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A Roundup: Myriad, Monsanto, and the Supreme Court

Tuesday, June 18, 2013

In recent rulings on patents, the Supreme Court spoke with a rare, single voice, devising a framework that encourages innovation while also ensuring that its fruits are enjoyed fairly by consumers.

The Supreme Court giveth, and the Supreme Court taketh away, at least when it comes to patents in the field of biotechnology.

Thursday’s ruling by the Supreme Court that life sciences companies cannot obtain patent coverage for isolated DNA segments marks something of a setback for an industry whose lifeblood is innovation. At the same time, the Court’s decision exactly a month earlier that farmers may not replant patented soybean seeds without permission bolstered the rights of biotech patent holders. Taken together, the June Myriad ruling and the May Monsanto opinion — both issued by a unanimous Court — showcase a high court working to balance the need to promote innovation with the rights of the public.

Myriad: Weakening Some Patents, Strengthening Others

In Myriad, the Court considered for the first time whether isolated DNA sequences are patentable. Myriad Genetics, a Salt Lake City–based molecular diagnostic company, discovered the location and sequence of the BRCA1 and BRCA2 genes, mutations of which significantly increase the risk of breast and ovarian cancer. By isolating these genes on two chromosomes, Myriad was able to devise a diagnostic test that would determine whether any particular patient was unlucky enough to have the deadly mutations.

Myriad received a patent for this isolated gene sequence, as well as for BRCA1- and BRCA2-related “cDNA,” or complementary DNA, which are created synthetically in the laboratory.

After Myriad’s patents were issued, a group of doctors, patients, and activists — at one point including the ACLU — filed suit seeking to render the patents invalid because, in their view, DNA itself cannot constitute an “invention.” As Justice Thomas put it in an opinion joined by all the justices except Justice Scalia (and even he joined the vast majority of the opinion), Myriad’s patents: “Would, if valid, give it the exclusive right to isolate an individual’s BRCA1 and BRCA2 genes (or any strand of 15 or more nucleotides within the genes) by breaking the covalent bonds that connect the DNA to the rest of the individual’s genome. The patents would also give Myriad the exclusive right to synthetically create BRCA cDNA.”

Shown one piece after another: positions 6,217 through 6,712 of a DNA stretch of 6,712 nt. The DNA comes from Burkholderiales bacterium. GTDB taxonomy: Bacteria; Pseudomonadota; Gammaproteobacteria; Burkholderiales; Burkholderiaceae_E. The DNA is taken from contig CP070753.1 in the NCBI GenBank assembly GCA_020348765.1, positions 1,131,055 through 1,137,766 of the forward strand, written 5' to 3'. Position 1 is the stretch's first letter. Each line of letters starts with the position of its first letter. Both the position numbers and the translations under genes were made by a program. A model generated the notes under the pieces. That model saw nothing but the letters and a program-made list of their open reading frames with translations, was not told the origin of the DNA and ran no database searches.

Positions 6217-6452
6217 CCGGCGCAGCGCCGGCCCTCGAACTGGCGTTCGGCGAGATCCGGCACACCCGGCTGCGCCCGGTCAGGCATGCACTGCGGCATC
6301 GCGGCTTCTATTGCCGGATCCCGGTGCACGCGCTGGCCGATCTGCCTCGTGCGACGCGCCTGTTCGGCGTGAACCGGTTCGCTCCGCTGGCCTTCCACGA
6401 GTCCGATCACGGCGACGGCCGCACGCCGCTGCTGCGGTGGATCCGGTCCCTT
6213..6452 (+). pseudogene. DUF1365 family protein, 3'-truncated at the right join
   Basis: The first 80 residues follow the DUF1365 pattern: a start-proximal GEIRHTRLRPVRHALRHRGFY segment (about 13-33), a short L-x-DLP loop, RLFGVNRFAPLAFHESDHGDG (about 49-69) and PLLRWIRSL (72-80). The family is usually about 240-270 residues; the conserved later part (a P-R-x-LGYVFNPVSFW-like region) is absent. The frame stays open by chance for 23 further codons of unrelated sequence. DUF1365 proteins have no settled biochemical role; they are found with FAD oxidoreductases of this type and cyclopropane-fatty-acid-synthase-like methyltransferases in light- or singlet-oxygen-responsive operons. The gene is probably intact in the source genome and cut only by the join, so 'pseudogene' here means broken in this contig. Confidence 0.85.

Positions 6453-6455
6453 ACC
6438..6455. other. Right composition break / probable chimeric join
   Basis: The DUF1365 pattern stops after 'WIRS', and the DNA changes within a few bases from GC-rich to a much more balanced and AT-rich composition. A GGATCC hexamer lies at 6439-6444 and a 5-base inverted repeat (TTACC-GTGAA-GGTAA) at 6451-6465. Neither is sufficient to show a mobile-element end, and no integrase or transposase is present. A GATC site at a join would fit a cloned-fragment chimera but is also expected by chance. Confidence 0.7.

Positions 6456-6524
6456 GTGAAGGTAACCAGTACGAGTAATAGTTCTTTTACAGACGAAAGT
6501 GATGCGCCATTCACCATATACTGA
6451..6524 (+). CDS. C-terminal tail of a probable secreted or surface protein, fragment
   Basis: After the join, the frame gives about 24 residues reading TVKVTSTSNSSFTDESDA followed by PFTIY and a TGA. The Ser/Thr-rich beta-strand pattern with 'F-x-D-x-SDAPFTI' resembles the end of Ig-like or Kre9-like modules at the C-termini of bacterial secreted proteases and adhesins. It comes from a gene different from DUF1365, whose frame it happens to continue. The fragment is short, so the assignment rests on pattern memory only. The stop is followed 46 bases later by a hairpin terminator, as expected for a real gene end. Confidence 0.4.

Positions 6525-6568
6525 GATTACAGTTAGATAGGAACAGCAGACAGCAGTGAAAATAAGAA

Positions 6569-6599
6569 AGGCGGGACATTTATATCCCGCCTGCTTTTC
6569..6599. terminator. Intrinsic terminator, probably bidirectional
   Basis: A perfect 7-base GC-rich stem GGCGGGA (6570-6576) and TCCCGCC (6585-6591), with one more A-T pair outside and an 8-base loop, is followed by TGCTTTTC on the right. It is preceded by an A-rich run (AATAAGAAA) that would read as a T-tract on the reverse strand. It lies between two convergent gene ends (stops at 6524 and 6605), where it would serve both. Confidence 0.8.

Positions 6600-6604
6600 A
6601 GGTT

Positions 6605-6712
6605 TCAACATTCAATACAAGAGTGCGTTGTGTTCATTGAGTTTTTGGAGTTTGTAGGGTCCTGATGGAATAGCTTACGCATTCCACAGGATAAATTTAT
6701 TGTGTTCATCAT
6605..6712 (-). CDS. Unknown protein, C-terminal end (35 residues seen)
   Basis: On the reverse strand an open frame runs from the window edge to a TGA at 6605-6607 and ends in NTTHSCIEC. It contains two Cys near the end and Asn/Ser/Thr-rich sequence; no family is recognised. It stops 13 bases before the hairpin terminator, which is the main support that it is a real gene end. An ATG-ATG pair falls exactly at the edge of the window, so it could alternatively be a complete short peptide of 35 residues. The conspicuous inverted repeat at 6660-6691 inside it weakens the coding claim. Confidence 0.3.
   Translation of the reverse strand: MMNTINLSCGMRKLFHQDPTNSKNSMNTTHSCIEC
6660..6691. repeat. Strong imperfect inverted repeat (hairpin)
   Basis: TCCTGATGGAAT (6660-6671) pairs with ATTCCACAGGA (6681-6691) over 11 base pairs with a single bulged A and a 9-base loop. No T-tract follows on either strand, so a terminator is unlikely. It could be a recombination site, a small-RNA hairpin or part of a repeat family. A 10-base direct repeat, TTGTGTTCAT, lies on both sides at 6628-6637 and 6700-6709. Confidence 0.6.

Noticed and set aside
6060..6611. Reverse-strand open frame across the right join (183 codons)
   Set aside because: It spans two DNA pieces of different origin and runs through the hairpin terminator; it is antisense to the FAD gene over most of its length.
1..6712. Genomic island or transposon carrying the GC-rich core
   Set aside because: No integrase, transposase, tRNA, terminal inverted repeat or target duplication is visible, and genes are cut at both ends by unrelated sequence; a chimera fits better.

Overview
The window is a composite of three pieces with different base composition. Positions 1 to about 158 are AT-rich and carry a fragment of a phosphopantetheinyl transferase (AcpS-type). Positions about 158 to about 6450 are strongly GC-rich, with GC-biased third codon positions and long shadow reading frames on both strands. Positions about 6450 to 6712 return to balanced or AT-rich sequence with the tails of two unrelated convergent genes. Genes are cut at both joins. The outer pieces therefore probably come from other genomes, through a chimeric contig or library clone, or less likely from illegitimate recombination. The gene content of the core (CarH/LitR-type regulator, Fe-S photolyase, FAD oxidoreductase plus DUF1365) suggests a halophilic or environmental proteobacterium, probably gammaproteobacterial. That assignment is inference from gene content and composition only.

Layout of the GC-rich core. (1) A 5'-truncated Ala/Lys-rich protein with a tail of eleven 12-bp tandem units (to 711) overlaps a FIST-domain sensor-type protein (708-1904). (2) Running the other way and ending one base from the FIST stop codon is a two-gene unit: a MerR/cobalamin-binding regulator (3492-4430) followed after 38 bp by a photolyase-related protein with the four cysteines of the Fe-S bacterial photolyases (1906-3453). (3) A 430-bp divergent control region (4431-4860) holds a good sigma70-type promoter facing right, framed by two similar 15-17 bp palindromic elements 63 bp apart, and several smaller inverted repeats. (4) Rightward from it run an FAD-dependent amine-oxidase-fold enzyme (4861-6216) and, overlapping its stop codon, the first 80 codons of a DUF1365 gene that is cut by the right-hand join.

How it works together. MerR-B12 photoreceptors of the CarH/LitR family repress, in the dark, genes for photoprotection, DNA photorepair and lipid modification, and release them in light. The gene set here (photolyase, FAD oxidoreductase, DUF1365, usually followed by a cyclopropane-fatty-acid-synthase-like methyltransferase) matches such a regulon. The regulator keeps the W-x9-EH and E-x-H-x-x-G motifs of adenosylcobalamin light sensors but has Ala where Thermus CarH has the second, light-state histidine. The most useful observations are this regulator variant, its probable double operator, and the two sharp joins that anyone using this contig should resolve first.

The Court’s analysis began with the patent statute, which states that “whoever invents or discovers any new and useful … composition of matter, or any new and useful improvement thereof, may obtain a patent therefor.” The statute has consistently been interpreted to preclude the issuance of patents for laws of nature, abstract ideas, and natural phenomena, since such discoveries, however important, are not actual inventions.

Yet this distinction can often be a very fine one, and Justice Thomas recognized that “patent protection strikes a delicate balance between creating ‘incentives that lead to creation, invention, and discovery’ and ‘imped[ing] the flow of information that might permit, indeed spur, invention.’”

In this case, the Court found that “Myriad did not create anything. To be sure, it found an important and useful gene, but separating that gene from its surrounding genetic material is not an act of invention. Groundbreaking, innovative, or even brilliant discovery does not by itself” meet the “invention” requirement of the statute.

Myriad argued that isolating the BRCA1 and BRCA2 genes required the severing of chemical bonds, and therefore the creation — not the discovery — of a substance that doesn’t occur naturally. But as Justice Thomas explained, the claims at issue were not for a method of isolating the DNA — which could potentially be patentable — but for the DNA molecules themselves and the genetic information encoded therein. In other words, if competitors found a different way to isolate the BRCA1 and BRCA2 genes, they would find themselves infringing Myriad’s patents, which the Court deemed unacceptable. Moreover, if a competitor found a way to isolate the offending genes along with another nucleotide sequence — in other words, not the precise molecule that Myriad argued it was patenting — Myriad’s claims would nevertheless cover that combination, since it, too, would include the naturally occurring genetic information in BRCA1 and BRCA2.